The starting point for many drug discovery programs is a published report on a new drug target. Assessing the reliability of such papers requires a nuanced view of the process of scientific discovery and publication.
Papers trumpeting new drug targets are a staple of biomedical journals such as Nature Medicine, but their claims are viewed skeptically by many drug development professionals. This skepticism has only been reinforced by a recent attempt to put some numbers on the reproducibility of such reports in a real-world setting (Nat. Rev. Drug Discov. 10, 712, 2011). The authors, from Bayer Healthcare, surveyed their in-house scientists tasked with experimentally validating publications on new drug targets. For only 21% of the 67 cases examined did they find results considered to be completely in line with the literature.
A reproducibility rate of 21% seems remarkably low, and the Bayer authors didn't find any obvious trends to explain this. Given the limited information provided in their report, it's difficult to make an independent evaluation of their findings, and a more fine-grained look at each of the cases might yield further insights. Notably, 70% of the cases examined involved oncology drug targets, so the situation might be different in other therapeutic areas.
Why should published research on new drug targets be so challenging to replicate? Although it doesn't seem plausible that outright fraud could account for a high fraction of the failure rate, less serious forms of bias—so-called 'questionable research practices', such as selective presentation of data—are likely a more pervasive problem (see PLoS ONE 4, e5738, 2009). Statistical errors made by authors, such as the use of insufficient sample sizes, may arise simply from ignorance but have the potential to undermine the conclusions of many papers. Even a basic statistical procedure—comparing the difference between two experimental effects—is widely botched (Nat. Neurosci. 14, 1105, 2011).
Journals, including Nature Medicine, obviously have a large stake in the reliability of what they publish. With work that breaks new ground, whether on new scientific concepts or drug targets, missteps are easy to make, and an effective peer review process is essential. Innovation and originality are not always close bedfellows with rigor and reliability, but they should at least be on speaking terms. Our editors and peer reviewers put an emphasis on mechanistic insight, which may help avoid publication of striking but ultimately irreproducible findings.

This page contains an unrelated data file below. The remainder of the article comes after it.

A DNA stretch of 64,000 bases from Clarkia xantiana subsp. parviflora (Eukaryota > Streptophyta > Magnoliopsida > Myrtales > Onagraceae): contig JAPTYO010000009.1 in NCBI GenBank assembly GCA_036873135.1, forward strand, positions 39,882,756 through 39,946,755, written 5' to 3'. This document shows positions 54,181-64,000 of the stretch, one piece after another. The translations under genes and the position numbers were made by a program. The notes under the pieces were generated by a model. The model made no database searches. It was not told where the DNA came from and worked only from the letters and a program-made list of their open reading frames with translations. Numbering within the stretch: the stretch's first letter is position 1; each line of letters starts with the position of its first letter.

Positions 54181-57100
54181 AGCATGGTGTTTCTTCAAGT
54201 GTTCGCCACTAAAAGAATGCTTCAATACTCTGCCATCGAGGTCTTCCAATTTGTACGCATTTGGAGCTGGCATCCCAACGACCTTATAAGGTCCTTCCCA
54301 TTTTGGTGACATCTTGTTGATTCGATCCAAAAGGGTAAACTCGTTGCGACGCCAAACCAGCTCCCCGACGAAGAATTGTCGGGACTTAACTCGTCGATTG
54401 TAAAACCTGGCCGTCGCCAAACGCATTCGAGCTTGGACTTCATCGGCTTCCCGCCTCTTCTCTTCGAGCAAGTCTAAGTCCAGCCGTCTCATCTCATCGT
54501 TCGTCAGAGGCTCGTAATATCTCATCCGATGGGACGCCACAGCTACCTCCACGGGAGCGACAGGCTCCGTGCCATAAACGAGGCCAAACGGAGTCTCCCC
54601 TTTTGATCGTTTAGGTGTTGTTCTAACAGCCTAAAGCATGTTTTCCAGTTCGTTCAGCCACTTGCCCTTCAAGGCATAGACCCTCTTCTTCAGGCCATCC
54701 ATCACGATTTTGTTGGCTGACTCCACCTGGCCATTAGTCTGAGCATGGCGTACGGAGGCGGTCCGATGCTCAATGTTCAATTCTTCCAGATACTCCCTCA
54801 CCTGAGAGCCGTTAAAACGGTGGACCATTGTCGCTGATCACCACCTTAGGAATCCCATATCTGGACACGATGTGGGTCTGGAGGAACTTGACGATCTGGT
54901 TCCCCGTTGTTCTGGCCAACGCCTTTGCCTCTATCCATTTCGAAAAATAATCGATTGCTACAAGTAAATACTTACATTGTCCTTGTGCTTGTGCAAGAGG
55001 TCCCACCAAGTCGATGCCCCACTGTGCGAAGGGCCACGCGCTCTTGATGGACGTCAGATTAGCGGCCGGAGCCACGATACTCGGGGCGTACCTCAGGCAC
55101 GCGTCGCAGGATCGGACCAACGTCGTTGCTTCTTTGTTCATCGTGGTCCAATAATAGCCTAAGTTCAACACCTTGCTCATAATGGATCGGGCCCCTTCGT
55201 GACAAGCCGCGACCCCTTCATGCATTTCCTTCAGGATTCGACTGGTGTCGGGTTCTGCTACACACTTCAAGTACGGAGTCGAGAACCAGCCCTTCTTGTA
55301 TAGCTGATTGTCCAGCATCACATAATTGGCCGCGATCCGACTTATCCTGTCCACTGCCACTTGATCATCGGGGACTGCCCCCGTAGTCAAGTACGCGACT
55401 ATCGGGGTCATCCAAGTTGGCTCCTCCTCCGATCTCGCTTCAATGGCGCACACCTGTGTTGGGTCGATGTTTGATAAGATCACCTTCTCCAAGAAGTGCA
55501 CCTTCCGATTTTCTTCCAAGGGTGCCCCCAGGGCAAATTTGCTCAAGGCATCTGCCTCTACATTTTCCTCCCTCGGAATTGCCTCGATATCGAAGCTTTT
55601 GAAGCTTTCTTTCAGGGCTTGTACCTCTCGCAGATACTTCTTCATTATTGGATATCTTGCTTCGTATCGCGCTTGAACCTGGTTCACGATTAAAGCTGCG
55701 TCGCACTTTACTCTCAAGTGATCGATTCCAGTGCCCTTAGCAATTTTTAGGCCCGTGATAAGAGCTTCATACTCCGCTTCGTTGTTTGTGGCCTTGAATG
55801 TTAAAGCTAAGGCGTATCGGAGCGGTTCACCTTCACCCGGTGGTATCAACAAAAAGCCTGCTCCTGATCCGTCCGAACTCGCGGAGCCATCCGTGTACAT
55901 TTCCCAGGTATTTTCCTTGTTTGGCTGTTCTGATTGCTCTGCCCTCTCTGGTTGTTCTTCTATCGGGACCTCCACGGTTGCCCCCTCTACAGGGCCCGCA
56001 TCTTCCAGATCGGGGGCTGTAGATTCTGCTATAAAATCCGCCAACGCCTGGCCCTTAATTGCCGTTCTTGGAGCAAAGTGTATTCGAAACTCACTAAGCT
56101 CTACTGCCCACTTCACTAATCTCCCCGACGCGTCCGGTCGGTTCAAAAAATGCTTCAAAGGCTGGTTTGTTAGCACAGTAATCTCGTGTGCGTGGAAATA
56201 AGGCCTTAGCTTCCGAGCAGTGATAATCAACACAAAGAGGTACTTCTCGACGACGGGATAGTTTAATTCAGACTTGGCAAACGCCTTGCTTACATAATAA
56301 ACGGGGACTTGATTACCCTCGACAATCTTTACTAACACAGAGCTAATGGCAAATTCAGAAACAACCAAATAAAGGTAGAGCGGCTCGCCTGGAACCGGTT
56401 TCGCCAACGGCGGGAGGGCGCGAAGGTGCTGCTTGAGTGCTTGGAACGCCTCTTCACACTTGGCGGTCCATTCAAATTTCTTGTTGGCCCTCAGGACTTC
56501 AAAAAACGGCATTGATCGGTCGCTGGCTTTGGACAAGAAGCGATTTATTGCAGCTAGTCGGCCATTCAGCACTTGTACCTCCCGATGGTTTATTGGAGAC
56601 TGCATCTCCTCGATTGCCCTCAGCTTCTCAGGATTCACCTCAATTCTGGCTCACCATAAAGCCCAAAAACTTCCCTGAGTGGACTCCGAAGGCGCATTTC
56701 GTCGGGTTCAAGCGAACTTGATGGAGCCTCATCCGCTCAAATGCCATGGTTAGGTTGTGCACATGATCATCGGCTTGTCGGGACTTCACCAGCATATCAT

Peer review is not infallible. We strive to involve experts who will provide insightful and critical comments, but they are busy scientists in their own right and don't have unlimited time and energy to invest. More fundamentally, there is a tension between making sure the science is right—at the extreme, requiring that the results of a paper be experimentally reproduced in another lab before publication—and getting the results out to the scientific community. Indeed, high-profile journals have recently come under fire for asking too much of authors before allowing publication (Nature 472, 391, 2011). Clearly, it is the job of the editor to strike the right balance. It should also not be overlooked that journals are in competition with each other, and a more stringent review process could conceivably hurt the ability of a journal to attract the most innovative work.
A systematic problem in scientific publishing that is often seen as perpetuating erroneous findings is the difficulty in publishing negative results. A bevy of newly launched journals in which to publish such results may overcome this difficulty. The confidentiality of the work of industry scientists also contributes to the problem—indeed, we don't know which targets the Bayer scientists attempted to validate or how these attempts failed—and companies should seek ways to divulge as much information as possible on these sorts of early-stage preclinical investigations. More systematic efforts to analyze patterns in data reproducibility—for example, focusing on the reliability of specific classes of targets or experimental models—might also help. For our part, we are well aware of our responsibility to air data that call into question the reliability of our published papers, and we routinely do so, typically in our Correspondence section.
It would be naive to think that the first publication of a paper on a new target or technique is definitive, and independent validation of the results is part and parcel of the scientific method. The peer review process and publication doesn't guarantee scientific 'truth', and both authors and journals should be careful not to oversell their findings. Best practices by scientists, peer reviewers and editors should be used at every step, and there certainly is a need for improvement over a 21% success rate in reproducing published results. But there is, no doubt, a lack of a complete alignment between the process of scientific discovery and the desire of the drug industry for plug-and-play drug targets.